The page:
Migrating to Germany as a student in 2012, I became aware of these two paradoxical realities, and how mobility played a role in their formation. Living in Syria until 2011, I hardly ever met a person who had traveled by airplane. “Is it scary? How does it feel to be flying above the clouds? I heard it’s most scaring when the plane takes off!” – my grandmother asked with curiosity. The formation of nation-states around the globe went hand in hand with the re-figured mobility of the world. A good example is the collapse of the Hejaz railway network in the Middle East. Once built in an endeavor to connect Arab cities like Cairo, Haifa, Damascus, Medina with metropolises in Turkey and Europe, the birth of different nation-states cut through the network of the railway project.[iii] What had started off as a means of connecting the region was suddenly blocked by borders, mobility restrictions and walls, making transportation in the region harder than ever before.[iv] The Mediterranean Sea, a symbol of connectedness between civilizations and cities around its shores throughout history, turned into a symbol of death, isolation, and illegality.[v] Amidst the global re-figuration through mobility, borders and political agendas dictated the conditions for connecting territories. The geographical map of the world changed radically, and hierarchies of connectedness/distancing emerged. Political boundaries undermined the illusion of “one world”. Instead, “overly connected” and “overly isolated” territories – and their in-between zones, started to take shape. As part of the Soviet-socialist camp, Syria threatened to drown in isolation. Slowly but gradually it separated from the “overly connected” part of the world. 

Figure 2: A map showing the Hejaz railway and connections to Egypt, Palestine, Iraq, Syria and Turkey 1929 (Source: Wikipedia)
Figure 3: An air flight service promoting travels from Haifa to Beirut in 40 minutes (1946), in contrast to the only possible connection today across three borders and with the distance of 6 hours’ drive as suggested by Google (Source: Al-Khazen Archive and Google, 2020)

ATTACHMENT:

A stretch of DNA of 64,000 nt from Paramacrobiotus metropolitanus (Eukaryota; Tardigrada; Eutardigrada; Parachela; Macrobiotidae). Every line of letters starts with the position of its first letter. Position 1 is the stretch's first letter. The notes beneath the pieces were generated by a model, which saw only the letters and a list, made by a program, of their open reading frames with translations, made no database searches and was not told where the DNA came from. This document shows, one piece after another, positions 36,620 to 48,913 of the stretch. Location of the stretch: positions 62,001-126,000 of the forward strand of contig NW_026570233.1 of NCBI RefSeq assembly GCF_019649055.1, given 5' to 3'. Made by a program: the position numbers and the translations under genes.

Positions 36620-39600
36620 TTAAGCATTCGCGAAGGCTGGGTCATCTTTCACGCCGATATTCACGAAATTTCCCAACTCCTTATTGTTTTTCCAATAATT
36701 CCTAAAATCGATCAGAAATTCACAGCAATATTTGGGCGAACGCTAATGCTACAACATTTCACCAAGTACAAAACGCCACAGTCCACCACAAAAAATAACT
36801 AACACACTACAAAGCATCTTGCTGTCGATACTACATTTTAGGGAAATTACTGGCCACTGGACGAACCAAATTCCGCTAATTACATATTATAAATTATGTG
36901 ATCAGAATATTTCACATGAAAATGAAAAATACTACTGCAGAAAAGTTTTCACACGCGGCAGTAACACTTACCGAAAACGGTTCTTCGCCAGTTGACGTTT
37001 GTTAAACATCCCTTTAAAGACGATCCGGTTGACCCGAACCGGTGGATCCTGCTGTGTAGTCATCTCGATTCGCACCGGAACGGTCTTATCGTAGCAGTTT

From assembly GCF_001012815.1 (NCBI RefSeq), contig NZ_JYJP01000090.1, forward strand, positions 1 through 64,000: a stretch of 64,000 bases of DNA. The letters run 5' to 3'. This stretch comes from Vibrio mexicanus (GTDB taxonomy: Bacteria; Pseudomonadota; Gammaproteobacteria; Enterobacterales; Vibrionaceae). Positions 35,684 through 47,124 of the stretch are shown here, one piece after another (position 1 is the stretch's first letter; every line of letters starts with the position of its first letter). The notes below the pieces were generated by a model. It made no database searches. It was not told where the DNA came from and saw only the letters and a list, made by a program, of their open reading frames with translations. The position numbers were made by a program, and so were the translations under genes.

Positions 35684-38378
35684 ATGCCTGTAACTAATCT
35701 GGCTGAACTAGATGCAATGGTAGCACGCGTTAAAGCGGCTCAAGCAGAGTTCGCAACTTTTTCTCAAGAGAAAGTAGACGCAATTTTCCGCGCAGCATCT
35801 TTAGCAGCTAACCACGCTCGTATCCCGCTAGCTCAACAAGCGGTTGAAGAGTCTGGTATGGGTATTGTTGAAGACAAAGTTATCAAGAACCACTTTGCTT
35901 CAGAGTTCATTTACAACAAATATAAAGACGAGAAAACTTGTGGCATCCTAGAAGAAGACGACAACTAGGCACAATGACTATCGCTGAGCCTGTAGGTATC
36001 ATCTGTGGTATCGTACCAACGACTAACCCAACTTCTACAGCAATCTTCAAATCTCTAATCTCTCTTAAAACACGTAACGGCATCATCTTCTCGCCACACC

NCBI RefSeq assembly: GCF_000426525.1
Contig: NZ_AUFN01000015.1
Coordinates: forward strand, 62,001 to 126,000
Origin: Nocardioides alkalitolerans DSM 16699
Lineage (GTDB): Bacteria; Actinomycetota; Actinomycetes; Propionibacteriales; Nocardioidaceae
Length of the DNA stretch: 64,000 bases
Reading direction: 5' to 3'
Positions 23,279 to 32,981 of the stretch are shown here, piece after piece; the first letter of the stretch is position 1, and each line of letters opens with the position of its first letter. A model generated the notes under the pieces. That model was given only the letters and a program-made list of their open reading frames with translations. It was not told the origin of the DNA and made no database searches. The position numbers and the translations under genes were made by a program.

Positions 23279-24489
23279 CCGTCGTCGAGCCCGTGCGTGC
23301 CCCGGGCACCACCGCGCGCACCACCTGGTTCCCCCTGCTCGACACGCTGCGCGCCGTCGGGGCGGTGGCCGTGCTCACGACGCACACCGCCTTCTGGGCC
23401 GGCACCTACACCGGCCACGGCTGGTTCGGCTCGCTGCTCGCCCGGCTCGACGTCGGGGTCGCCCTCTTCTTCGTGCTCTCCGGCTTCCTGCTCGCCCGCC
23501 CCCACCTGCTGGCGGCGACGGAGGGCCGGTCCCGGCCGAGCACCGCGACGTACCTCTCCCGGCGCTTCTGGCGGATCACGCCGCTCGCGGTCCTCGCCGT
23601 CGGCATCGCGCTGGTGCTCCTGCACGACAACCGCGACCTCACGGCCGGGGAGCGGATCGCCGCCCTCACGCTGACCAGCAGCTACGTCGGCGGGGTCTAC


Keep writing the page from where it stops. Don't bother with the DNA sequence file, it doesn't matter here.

In the absence of a global “right to mobility”, I could observe how living in Germany, or rather: transiting from an “overly isolated” to an “overly connected” territory, changed me. In Syria, I was much closer connected to my neighborhood, and I used to wander a lot with my friends across the city, enjoying to be part of where I lived. I had a local identity and presence. In Germany, working in academia, I gradually slid into an endless world of airplanes, airports, trains, luggage, and permanent travelling – I got absorbed by the rhythm of the “modern life” facilitated through a network of intensified and rapid mobility. My knowledge about the world’s different geographies became irrelevant, and I had to learn, first and foremost, how to travel. Being an absolute illiterate in traveling etiquettes, I remember the embarrassment of arriving to Germany with an extra-big luggage for a one-week workshop. “Wow, that’s what I call a really a big suitcase, Ayham. You could fit a human being inside!” someone said in amazement. Over time, my luggage got smaller and smaller, and I learned how to free myself from all the clutter and unnecessary items to make travelling easier. I also needed to learn how to navigate the city. In the Middle East, it used to be easy and quick: whenever I was on the street, I could wave one of the passing taxis to take me wherever I needed to go – in a few minutes I was there. In Germany, things were more complicated. The spontaneity of transportation is channeled and replaced by precision and functionalism. Trams, buses, trains, metro lines are connected and synchronized in a multi-layered and complex network explained by maps (figure 4). For a first timer coming from the “overly isolated” world, these maps are quite intimidating. I still remember the frustration every time I stood in front of the Berlin route map: lines, names, colors, symbols, signs – they were all trying to communicate with me, while the clock was ticking, and the pressure to figure out how to move from one point to another built up. Nervously, and unable to crack the codes of the map on time, I often found myself hopping on the first arriving metro only to discover that I was travelling in the wrong direction. In order to cope with and follow the pace and rhythm of this new, “overly connected” world, I had to learn the language and etiquette of mobility, otherwise I’d be lost. Transiting from one world to another, from an “overly isolated” Syria to an “overly connected” Germany, I myself was being re-figured.